“For Everly, symptom management in the school environment was an important factor, as well as self-care. Additionally, I helped her with school-related skills, such as how to complete the FAFSA and navigate submitting supplemental information so she can access financial aid. She was able to access Transfers Finish Free – a PSU program that covers any additional course fees outside of grants that undergraduates may accrue, so she was able to graduate with her bachelor’s degree with zero debt from this experience, which I’m also excited about!
“She and I worked on her applications to master’s programs, and skills for keeping track of smaller tasks, with check-ins on completion, and support with barriers. We decided to connect her to Vocational Rehabilitation (VR) services when we realized she may have financial and resource-related barriers to her long-term education goals. Most financial aid grants typically are not available once one completes a bachelor’s degree. We are in the process of crafting an argument for financial support from VR for her upcoming master’s program. Throughout all this, she continues to work with her therapist, medication staff and other LifeWorks NW staff.”
With support from many staff members, Everly is finding new ways to deal with her mental health and the resultant life issues.
“I would definitely say that my success is becoming more future-oriented,” said Everly. “Due to this sense of safety and stability, I’m able to feel more my age – I can pursue education and a career that aligns with my interests. I feel like I lost so many of my young years being in treatment and dealing with very adult difficulties. Now that I have had the support I need, I’m able to become the person I was always motivated to be. I’m able to make and keep a routine, feel organized and productive. Success is making progress with my therapy and my education, as it’s so far from where I came from. I feel successful in acquiring my degree, which I will get in August. I also feel accomplished getting accepted into my master’s program which will start in September 2023.”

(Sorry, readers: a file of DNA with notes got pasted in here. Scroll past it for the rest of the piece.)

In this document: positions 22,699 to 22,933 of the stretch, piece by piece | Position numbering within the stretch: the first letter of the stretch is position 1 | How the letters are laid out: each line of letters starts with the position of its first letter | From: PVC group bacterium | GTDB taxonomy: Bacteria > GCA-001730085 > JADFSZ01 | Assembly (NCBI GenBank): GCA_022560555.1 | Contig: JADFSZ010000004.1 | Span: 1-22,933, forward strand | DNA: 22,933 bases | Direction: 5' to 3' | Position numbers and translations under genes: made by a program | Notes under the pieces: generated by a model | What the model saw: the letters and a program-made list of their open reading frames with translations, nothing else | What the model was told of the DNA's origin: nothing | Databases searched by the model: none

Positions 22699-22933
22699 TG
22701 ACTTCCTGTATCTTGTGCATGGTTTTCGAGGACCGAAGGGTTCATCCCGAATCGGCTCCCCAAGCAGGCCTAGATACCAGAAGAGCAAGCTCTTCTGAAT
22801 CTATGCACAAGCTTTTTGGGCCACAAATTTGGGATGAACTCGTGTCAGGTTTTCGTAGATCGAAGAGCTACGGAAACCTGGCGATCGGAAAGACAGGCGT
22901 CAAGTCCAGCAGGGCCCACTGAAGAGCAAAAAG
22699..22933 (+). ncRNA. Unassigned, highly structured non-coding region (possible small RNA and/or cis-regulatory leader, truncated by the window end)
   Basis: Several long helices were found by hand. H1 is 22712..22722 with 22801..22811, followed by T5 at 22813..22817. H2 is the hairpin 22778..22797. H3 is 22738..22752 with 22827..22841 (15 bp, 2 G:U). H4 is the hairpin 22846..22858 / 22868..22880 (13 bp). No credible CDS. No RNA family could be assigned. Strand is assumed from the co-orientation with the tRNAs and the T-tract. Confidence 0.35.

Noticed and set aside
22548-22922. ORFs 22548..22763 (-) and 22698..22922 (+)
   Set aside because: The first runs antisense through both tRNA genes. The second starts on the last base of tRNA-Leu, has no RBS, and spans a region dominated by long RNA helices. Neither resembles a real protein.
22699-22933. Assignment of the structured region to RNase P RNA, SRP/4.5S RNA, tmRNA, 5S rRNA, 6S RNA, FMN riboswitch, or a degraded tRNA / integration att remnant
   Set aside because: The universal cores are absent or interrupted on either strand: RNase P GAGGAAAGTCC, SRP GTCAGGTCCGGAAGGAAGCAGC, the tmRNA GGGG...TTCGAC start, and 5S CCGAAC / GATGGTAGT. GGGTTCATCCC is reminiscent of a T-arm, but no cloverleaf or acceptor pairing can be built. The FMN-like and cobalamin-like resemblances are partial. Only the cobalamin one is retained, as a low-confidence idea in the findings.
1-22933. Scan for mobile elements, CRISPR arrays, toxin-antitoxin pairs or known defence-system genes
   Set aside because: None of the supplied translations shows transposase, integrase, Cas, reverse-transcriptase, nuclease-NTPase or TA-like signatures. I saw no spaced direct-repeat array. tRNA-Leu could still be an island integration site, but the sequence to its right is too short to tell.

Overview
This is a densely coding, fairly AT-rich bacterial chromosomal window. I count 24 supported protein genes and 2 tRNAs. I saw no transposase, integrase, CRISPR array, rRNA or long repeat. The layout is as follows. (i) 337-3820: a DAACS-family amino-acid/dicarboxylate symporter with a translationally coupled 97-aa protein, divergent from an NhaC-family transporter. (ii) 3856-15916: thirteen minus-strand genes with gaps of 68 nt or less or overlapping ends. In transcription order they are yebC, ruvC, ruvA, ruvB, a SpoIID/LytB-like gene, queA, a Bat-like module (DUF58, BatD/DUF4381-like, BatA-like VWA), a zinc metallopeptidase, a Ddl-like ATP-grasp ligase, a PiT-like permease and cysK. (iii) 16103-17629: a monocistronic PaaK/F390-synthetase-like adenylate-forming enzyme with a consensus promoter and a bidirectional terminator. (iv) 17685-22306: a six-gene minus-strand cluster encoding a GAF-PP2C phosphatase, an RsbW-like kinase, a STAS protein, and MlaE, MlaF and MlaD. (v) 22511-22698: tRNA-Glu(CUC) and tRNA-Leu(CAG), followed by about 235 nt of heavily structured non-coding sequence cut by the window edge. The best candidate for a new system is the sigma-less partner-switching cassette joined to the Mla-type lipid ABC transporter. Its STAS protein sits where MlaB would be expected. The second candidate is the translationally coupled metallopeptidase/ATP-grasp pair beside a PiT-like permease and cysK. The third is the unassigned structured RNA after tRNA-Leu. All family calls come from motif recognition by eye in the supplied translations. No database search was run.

Once clients know what their options are, they determine their own mental health focus, so Everly has been inspirational for our staff.
“Everly has been extremely driven for the duration of the time we’ve been working together,” says Jen. “She has consistently surprised me in the ways she has excelled in her schooling, especially during the term when she was co-enrolled at PCC and PSU and took 28 credits in one term! She floored me when she revealed that she received straight A’s in her classes that term, and I knew she was destined for great things. Now, success is not only measured in GPA, but she also has been successful in engaging consistently with her team, graduating from PCC, preparing for graduation from PSU in a few short weeks, and being accepted in a Lewis and Clark master’s program in mental health.
“Sometimes she benefits from support with extending herself grace, remembering what resources to reach out to, skills to utilize, and taking things one step at a time. But at this point, she is mostly self-sufficient in her progress toward her education and career goals. I look forward to Everly’s entering the mental health field in the future, as I strongly believe she will make a positive impact on the mental health world. I think she can teach me a thing or two!”